I've been playing bass for a long time but I'm more at home with R&B Funk Latin type of stuff.
    Marcus Miller has been my main man forever, Alex Al too and both of them can do that Bebop solo stuff like that's all they do.I can't, depending on which tune it is I sometimes sound like a dork. Like green dolphin for example, for some reason those changes are hard for me.I'll definitely try to work out what Joe plays on that.
    I get calls for Jazz gigs on occasion because I play all the styles pretty well, can read have a good feel and I show up on time. But I want to start sounding a little more authentic when I solo.
    I suppose there is no real shortcut and I'll have to start transcribing.
  5. Ant_C


    Jul 25, 2012
    Tamarac, FL
    The Charlie Parker omnibook is a great way to learn to solo over bebop changes. What I do is look at each lick, and analyze it and how it fits into the chord and where hes starting from a chord tone then uses passing tones to reach certain chord tones of the next chord (like a b9 to 5, which he does a lot in confirmation). Transcribe other horn players too, and even bassists too. Notice patterns they do over and over again, or anything that just sticks out to your ears and just learn those and add them to your playing. In my opinion this has been the easiest way for me to learn to solo in a bebop tune.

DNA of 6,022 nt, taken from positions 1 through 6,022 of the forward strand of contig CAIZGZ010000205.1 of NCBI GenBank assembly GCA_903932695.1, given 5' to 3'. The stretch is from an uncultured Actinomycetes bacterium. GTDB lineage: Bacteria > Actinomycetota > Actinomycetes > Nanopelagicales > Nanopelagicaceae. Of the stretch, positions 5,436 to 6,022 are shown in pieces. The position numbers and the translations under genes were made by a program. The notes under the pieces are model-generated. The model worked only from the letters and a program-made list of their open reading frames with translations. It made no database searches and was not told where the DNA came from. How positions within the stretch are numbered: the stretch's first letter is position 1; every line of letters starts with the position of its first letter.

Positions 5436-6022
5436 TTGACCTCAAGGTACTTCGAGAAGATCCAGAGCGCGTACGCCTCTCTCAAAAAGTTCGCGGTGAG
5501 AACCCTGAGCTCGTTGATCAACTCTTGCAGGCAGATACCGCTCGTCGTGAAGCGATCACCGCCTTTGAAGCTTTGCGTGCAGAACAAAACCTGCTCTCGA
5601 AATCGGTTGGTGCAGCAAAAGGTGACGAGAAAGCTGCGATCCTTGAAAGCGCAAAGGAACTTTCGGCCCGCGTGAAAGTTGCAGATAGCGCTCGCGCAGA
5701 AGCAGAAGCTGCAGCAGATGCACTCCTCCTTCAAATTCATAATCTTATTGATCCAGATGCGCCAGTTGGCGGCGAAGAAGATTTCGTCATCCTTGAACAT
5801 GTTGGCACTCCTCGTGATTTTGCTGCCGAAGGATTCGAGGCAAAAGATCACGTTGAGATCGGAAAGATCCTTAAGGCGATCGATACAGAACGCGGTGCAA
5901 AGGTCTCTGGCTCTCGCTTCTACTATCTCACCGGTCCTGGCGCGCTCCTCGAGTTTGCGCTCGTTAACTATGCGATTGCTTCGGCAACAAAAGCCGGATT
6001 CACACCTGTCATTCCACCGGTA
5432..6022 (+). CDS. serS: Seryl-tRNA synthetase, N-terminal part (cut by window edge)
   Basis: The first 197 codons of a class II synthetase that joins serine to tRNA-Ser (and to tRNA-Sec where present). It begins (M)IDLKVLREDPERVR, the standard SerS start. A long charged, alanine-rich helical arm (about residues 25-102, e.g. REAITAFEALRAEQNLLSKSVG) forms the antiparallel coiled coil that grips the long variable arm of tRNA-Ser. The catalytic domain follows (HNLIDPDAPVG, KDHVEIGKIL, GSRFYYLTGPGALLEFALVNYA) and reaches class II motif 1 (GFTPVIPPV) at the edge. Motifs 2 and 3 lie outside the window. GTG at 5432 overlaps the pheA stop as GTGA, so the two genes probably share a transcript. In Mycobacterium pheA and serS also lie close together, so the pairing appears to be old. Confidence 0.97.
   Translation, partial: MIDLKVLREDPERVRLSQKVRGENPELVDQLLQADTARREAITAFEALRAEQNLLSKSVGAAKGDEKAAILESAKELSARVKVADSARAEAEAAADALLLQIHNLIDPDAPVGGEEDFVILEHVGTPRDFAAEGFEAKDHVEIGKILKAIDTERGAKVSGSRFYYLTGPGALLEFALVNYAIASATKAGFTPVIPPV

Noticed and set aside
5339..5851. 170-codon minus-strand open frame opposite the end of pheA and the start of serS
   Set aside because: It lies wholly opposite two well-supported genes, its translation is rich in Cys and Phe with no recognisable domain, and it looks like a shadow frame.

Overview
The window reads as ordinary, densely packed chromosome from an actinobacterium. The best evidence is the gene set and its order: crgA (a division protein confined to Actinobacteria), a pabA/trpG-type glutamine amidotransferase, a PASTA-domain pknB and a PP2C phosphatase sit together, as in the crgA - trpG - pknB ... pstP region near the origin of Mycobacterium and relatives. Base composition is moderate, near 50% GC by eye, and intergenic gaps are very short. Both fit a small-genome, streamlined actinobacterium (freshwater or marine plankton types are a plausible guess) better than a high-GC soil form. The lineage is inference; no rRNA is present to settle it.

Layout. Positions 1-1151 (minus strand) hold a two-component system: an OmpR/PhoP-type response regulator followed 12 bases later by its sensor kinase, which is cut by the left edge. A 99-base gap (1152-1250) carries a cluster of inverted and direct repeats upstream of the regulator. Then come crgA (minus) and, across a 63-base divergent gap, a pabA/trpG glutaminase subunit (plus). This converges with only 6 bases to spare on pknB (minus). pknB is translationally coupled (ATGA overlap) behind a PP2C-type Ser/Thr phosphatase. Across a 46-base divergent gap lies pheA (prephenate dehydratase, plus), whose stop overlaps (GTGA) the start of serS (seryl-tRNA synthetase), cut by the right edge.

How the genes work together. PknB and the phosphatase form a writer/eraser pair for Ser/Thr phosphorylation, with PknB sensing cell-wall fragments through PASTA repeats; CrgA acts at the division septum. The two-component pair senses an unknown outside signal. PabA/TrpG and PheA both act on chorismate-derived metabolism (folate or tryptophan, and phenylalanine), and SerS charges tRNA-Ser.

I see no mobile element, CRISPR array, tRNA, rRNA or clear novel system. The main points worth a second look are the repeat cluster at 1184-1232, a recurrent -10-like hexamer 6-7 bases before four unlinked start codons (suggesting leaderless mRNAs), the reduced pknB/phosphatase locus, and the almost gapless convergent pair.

6. narud

    narud Supporting Member

    Mar 15, 2001
    santa maria,california